(2.25) (2.09)

F ratio 17.76 4.18

Probability <.01 .01<p<.05


*Figures in parentheses are standard deviations

The data show that the ammonium fluoride solution unexpectedly inhibited dental caries by 70%, and the sodium fluoride only by 48%. The caries experience of the two treated groups was significantly different from that of the controls, and significantly different from one another. The effects were conspicuous both in exposed subjects, with reductions of 56% (NH4 F) and 40% (NaF), and in the nonexposed, with differences of 78% (NH4 F) and 54% (NaF). Again, however, the effects reached a higher level of significance in the latter.

The enamel biopsy data show that the adjusted enamel F values at the baseline examination for subjects categorized by group and prior exposure to systemic F appeared to be well-balanced with respect to enamel F at the outset. Table IV contains the baseline F levels for subjects who were rebiopsied at 12 months, and shows that the initial enamel F of the NH4 F subjects was anomalously low (p=0.014), precluding a meaningful comparison of F concentrations between treatment groups at the end of the first year.

Table IV

Prior exposure to systemic F

Yes No All

Group N Mean N Mean N Mean



24 2652 30 1993 54 2286

(772)* (554) (732)

NaF 31 3017 34 2385 65 2686

(888) (680) (842)

Placebo 34 2862 24 (2442) 58 2688

(858) (636) (795)

All 89 2859 88 2267 177 2565

(849) (651) (811)


*Figures in parentheses are standard deviations?

Anova Summary Source F-test Significance Treatments 4.405* 0.014 Systemic F 25.350*** < 0.001 Treatment and systemic F 0.446 > 0.500

Tables V and VI give the findings for subjects biopsied at the beginning and at the end of the study. There were no important group differences in group F levels at the outlet (Table V), but by the end of 24 months (Table VI), significant changes had occurred. The final F determinations were 3124 ppm (NH4 F), 2771 ppm (NaF) and 2603 ppm (placebo). The trend toward increased F levels for treated subjects (which was significant in the prevalence data of Table VI) is apparent. There was a significantly greater uptake of fluoride in nonexposed children which was due partly to a spurious F elevation in nonexposed controls, but it is also apparent that the nonexposed children in each treated group acquired more F than the comparable exposed children.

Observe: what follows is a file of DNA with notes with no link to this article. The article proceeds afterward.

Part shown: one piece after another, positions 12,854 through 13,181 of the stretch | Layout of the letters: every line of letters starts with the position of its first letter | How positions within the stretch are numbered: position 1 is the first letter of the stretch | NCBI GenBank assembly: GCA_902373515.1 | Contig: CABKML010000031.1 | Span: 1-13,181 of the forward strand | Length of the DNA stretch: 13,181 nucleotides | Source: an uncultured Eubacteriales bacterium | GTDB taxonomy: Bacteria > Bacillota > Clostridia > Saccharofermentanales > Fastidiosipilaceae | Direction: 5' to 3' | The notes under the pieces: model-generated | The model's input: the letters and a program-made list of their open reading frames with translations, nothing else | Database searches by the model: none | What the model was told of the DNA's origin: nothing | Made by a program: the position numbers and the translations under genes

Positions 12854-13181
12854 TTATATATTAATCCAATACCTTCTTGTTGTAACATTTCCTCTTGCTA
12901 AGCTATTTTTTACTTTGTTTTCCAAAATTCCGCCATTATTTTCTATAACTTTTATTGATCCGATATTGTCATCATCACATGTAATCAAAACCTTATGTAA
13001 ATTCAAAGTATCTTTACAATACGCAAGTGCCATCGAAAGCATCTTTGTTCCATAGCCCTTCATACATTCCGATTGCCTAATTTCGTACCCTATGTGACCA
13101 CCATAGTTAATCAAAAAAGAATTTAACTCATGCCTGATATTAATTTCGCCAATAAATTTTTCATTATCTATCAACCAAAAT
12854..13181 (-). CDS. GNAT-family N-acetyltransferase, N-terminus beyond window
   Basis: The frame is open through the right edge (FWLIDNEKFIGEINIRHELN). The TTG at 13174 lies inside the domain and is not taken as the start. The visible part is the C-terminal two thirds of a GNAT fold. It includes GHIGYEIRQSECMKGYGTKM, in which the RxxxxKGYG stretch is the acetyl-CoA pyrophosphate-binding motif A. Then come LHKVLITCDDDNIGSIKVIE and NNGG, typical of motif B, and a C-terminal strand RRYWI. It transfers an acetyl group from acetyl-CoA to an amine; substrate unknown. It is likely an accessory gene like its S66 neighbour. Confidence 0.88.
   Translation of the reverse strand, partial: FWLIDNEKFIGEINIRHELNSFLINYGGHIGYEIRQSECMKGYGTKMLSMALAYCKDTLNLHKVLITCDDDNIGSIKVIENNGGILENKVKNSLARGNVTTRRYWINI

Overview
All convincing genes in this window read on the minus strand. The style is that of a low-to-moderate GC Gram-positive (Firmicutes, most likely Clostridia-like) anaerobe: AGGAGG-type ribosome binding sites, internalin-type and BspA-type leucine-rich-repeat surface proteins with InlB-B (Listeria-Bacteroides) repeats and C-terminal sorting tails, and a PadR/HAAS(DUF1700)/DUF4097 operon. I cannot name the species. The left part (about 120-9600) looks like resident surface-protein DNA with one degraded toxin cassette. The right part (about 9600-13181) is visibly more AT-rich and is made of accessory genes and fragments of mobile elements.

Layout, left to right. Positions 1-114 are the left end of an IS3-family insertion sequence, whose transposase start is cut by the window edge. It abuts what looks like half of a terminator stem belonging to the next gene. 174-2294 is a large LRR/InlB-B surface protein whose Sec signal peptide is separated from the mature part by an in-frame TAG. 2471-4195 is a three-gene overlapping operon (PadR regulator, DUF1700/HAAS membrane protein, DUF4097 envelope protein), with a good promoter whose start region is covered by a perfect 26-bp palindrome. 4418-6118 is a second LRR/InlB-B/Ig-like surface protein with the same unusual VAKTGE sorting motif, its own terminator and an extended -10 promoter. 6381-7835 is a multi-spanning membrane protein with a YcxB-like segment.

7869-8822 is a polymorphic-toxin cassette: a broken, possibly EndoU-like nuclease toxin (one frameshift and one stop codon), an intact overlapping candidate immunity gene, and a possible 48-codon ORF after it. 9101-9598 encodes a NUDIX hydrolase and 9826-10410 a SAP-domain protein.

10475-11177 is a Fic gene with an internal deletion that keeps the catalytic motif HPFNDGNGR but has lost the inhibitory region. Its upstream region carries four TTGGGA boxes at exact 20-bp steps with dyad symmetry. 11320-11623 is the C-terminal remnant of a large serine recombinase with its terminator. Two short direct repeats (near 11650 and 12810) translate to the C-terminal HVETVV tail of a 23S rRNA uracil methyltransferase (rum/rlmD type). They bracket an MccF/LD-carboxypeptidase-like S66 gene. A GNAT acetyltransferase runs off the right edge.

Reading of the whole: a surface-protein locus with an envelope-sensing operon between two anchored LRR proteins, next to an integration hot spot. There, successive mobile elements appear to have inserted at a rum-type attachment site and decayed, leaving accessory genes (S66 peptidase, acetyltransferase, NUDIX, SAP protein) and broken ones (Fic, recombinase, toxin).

Table V

Prior exposure to systemic F

Yes No All

Group N Mean N Mean N Mean



35 2812 36 2063 71 2432

(611)* (503) (671)

NaF 29 2553 34 2131 63 2325

(803) (813) (830)

Placebo 31 2882 39 1982 70 2381

(934) (530) (858)

All 95 2756 109 2055 204 2381

(790) (622) (786)


*Figures in parentheses are standard deviations?

Anova Summary Source F-test Significance Treatments 0.388 >0.500 Systemic F 48.476*** < 0.001 Treatment and systemic F 2.025 0.135

Table VI

Prior exposure to systemic F

Yes No All

Group N Mean N Mean N Mean



35 3249 35 2999 70 3124

(1206)* (888) (1059)

NaF 28 2868 32 2687 60 2771

(769) (1249) (1048)

Placebo 30 2880 36 2373 66 2603

(1249) (841) (1068)

All 93 3015 103 2683 196 2841

(1104) (1019) (1072)


*Figures in parentheses are standard deviations?

Anova Summary Source F-test Significance Treatments 3.796* 0.025 Systemic F 4.284* 0.040 Treatment and systemic F 0.433 >0.500

The data show clearly a greater deposition of F from the NH4 F agent than from the NaF. The biopsy data also permit a comparison of subjects reporting exposure to systemic F vs. those without exposure. The data showed a highly significant difference in enamel F for the two groups at the outset of the study. The same pattern was evident 24 months later (Table VI). The placebo values for exposed and nonexposed children at the end of the trial were similar to the overall values for the exposed and nonexposed at baseline. On the other hand, the treated values, by the end of 24 months, had increased, although the exposed subjects continued to have a relatively higher F level.